Dylan Farrow says the publisher of a new memoir about her estranged father, Woody Allen, committed an “egregious abdication” of basic responsibility by not contacting her about her accusation that Allen sexually abused her when she was seven years old.
Grand Central Publishing, a division of Hachette Book Group, announced Monday that it would publish the Woody Allen memoir, Apropos of Nothing, on April 7. Farrow noted that Hachette had also published Catch and Kill, her brother Ronan Farrow’s account of reporting on #MeToo cases.
“Hachette’s publishing of Woody Allen’s memoir is deeply upsetting to me personally and an utter betrayal of my brother whose brave reporting, capitalized on by Hachette, gave voice to numerous survivors of sexual abuse by powerful men,” she said in a statement on Twitter.
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“For the record, I was never contacted by any fact-checkers to verify the information in this ‘memoir,’ demonstrating an egregious abdication of Hachette’s most basic responsibility. On the other hand, my story has undergone endless scrutiny and has never been published without extensive fact-checking. This provides yet another example of the profound privilege that power, money and notoriety affords. Hachette’s complicity in this should be called out for what it is and they should have to answer for it.”
Hachette said it would have no comment beyond the statement it released on Monday:
“On April 7th, 2020, Grand Central Publishing (GCP), a division of Hachette Book Group, will publish Apropos of Nothing by Woody Allen, the autobiography of the writer, director, and actor. The book is a comprehensive account of his life, both personal and professional, and describes his work in films, theater, television, nightclubs, and print. Allen also writes of his relationships with family, friends, and the loves of his life.”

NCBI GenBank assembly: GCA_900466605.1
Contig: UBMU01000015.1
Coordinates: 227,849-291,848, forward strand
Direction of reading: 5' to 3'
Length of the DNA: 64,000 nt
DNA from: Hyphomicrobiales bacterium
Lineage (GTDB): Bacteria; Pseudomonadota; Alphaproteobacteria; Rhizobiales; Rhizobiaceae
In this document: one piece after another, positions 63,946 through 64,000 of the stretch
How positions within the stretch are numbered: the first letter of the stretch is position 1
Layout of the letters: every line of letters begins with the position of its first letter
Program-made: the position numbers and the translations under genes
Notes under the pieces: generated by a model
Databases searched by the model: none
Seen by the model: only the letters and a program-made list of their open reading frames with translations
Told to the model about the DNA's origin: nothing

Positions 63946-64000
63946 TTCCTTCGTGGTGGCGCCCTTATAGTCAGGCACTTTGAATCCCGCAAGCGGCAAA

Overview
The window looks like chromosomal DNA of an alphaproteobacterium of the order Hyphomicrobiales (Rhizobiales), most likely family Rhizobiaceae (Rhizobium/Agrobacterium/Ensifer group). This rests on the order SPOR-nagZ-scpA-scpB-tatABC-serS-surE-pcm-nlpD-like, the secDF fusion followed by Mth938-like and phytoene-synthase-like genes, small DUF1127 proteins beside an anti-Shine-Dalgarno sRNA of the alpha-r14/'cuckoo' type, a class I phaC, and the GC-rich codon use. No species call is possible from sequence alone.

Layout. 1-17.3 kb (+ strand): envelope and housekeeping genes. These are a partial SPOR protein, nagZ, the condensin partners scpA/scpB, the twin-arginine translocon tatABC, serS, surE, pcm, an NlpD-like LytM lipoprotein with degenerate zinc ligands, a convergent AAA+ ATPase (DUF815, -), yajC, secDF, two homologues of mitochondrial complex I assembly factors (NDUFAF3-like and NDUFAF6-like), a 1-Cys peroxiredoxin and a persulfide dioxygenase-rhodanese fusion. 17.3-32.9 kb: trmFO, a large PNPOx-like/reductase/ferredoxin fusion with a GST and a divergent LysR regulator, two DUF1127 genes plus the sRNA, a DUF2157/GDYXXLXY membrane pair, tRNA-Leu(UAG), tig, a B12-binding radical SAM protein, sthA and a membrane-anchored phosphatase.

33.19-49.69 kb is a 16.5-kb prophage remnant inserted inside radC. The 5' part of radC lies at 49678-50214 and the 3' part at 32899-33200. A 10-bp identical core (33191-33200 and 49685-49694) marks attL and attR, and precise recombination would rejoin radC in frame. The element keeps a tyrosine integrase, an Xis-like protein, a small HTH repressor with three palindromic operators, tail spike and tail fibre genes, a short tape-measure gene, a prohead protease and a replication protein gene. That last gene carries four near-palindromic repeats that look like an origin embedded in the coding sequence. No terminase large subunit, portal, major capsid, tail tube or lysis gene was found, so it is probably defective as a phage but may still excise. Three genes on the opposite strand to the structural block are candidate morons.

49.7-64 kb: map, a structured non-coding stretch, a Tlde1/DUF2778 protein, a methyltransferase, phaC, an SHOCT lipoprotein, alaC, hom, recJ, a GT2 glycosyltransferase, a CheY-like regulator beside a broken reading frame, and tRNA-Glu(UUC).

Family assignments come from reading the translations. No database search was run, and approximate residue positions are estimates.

Hachette also said Allen would “do several interviews in coordination with the publication.”
Dylan Farrow and her mother, Mia Farrow, accused Allen of sexually assaulting Dylan Farrow in 1992, but an investigation at the time did not lead to any criminal charges against Allen. However, a judge denied Allen custody of Dylan, and cited concerns about the accusation.
Dylan Farrow gave her side in an open letter in February 2014: “When I was seven years old, Woody Allen took me by the hand and led me into a dim, closet-like attic on the second floor of our house. He told me to lay on my stomach and play with my brother’s electric train set. Then he sexually assaulted me. He talked to me while he did it, whispering that I was a good girl, that this was our secret, promising that we’d go to Paris and I’d be a star in his movies. I remember staring at that toy train, focusing on it as it traveled in its circle around the attic. To this day, I find it difficult to look at toy trains.”
Dylan Farrow also said Allen had a pattern of inappropriate behavior before the alleged assault: “I didn’t like how often he would take me away from my mom, siblings and friends to be alone with him. I didn’t like it when he would stick his thumb in my mouth. I didn’t like it when I had to get in bed with him under the sheets when he was in his underwear. I didn’t like it when he would place his head in my naked lap and breathe in and breathe out.”
Allen gave his side on 60 Minutes later that year, denying anything occurred: “I’m 57. Isn’t it illogical that I’m going to, at the height of a very bitter, acrimonious custody fight, drive up to Connecticut where nobody likes me in a house — I’m in a house full of enemies. I mean, Mia was so enraged at me and she had gotten all the kids to be angry at me, that I’m going to drive up there, and suddenly, on visitation, pick this moment in my life to become a child molester?”
Allen has held that Mia Farrow coached Dylan Farrow to make the accusation because Mia Farrow was upset that he was dating her daughter, Soon-Y Previn, to whom he has been married since 1997.